ROCHESTER, Minn. - One of the final hurdles of the pandemic is in sight - a COVID vaccine for children ages 5-11 has been submitted for approval to the FDA.
Pfizer and BioNTech are asking the FDA for emergency use approval of a low-dose vaccine and a response is expected in the next few weeks.
Olmsted County is preparing for the possible rollout; unlike the previous rounds of COVID vaccines this age group is 100% children and all are school-aged.
That means the Olmsted County Health Department along with partners like Mayo Clinic, OMC, and local pharmacies are working together to figure out the best game plan for a rollout.
Health director Graham Briggs explained, "You always have to consider younger children differently. It takes a different skill set to vaccinate a young child than it does an adult."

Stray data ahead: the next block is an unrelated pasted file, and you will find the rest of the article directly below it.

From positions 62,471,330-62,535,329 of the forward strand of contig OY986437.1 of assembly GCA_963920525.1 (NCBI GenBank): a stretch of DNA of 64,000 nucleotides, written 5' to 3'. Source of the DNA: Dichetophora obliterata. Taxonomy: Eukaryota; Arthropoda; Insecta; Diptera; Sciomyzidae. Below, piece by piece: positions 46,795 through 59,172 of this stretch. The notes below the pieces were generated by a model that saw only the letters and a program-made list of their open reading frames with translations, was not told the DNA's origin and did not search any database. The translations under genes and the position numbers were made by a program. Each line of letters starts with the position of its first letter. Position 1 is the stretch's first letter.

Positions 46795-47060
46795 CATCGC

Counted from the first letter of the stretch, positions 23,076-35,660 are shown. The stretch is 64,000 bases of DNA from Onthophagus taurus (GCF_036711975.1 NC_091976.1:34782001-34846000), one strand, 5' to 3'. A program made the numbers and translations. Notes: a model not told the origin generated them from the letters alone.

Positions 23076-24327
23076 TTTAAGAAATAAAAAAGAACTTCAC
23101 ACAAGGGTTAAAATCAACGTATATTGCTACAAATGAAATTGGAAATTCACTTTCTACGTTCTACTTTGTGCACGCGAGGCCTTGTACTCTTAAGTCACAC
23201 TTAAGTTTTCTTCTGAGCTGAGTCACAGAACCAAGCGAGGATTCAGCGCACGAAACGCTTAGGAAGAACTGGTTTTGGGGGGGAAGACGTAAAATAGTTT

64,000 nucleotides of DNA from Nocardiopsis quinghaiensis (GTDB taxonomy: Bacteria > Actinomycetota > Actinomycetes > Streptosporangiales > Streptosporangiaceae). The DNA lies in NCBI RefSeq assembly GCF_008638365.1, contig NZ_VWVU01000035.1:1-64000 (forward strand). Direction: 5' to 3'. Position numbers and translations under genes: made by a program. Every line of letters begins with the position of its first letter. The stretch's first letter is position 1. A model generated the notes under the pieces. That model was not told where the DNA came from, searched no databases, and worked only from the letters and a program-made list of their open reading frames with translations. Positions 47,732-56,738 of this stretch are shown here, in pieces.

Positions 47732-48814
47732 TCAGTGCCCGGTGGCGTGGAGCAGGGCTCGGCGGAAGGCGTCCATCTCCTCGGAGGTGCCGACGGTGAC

Briggs says there's a discussion about mini mass-vaccination clinics at elementary and middle schools that would be made possible with vaccine permission slips.
He added, "We're talking to schools about potentially putting vaccination clinics right within schools. We definitely want to be thinking about equity and access so that parents who may not have the time or resources to bring children to the doctor for a specific visit, we want to make sure the vaccine is easily accessible to them too."
With nearly 20,000 children in Olmsted County who would be eligible Briggs hopes parents will take this time to truly consider vaccinations.
"I think at this point it's prudent for parents to start thinking about, number one if they want to get their children vaccinated and how that potentially keeps both parents and children safe and decreases transmission at school and in the community," said Briggs. "Ultimately the fastest way for us to get out of this pandemic, keep kids in school, keep kids from dying is to get kids vaccinated."
Pfizer is also developing vaccines for babies and toddlers under the age of five. THey're not expected to be ready before next year.